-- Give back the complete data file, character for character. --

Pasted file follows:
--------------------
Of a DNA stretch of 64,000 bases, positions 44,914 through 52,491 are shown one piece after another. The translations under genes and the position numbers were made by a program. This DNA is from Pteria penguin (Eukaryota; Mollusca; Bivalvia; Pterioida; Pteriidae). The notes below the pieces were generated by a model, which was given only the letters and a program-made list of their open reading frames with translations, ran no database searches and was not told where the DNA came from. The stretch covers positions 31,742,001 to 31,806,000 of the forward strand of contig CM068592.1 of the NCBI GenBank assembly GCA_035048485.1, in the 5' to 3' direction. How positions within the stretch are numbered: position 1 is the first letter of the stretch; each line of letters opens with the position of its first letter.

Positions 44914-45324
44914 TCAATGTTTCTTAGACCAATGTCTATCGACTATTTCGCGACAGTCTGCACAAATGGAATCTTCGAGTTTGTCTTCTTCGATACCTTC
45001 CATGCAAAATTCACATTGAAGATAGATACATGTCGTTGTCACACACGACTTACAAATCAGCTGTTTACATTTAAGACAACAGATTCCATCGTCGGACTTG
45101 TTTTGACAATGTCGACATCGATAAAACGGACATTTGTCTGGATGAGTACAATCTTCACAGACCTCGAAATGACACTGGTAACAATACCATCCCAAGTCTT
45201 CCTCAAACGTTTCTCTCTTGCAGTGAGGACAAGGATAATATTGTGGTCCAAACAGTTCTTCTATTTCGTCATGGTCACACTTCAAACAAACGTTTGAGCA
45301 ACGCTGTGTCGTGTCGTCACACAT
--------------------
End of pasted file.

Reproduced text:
Of a DNA stretch of 64,000 bases, positions 44,914 through 52,491 are shown one piece after another. The translations under genes and the position numbers were made by a program. This DNA is from Pteria penguin (Eukaryota; Mollusca; Bivalvia; Pterioida; Pteriidae). The notes below the pieces were generated by a model, which was given only the letters and a program-made list of their open reading frames with translations, ran no database searches and was not told where the DNA came from. The stretch covers positions 31,742,001 to 31,806,000 of the forward strand of contig CM068592.1 of the NCBI GenBank assembly GCA_035048485.1, in the 5' to 3' direction. How positions within the stretch are numbered: position 1 is the first letter of the stretch; each line of letters opens with the position of its first letter.

Positions 44914-45324
44914 TCAATGTTTCTTAGACCAATGTCTATCGACTATTTCGCGACAGTCTGCACAAATGGAATCTTCGAGTTTGTCTTCTTCGATACCTTC
45001 CATGCAAAATTCACATTGAAGATAGATACATGTCGTTGTCACACACGACTTACAAATCAGCTGTTTACATTTAAGACAACAGATTCCATCGTCGGACTTG
45101 TTTTGACAATGTCGACATCGATAAAACGGACATTTGTCTGGATGAGTACAATCTTCACAGACCTCGAAATGACACTGGTAACAATACCATCCCAAGTCTT
45201 CCTCAAACGTTTCTCTCTTGCAGTGAGGACAAGGATAATATTGTGGTCCAAACAGTTCTTCTATTTCGTCATGGTCACACTTCAAACAAACGTTTGAGCA
45301 ACGCTGTGTCGTGTCGTCACACAT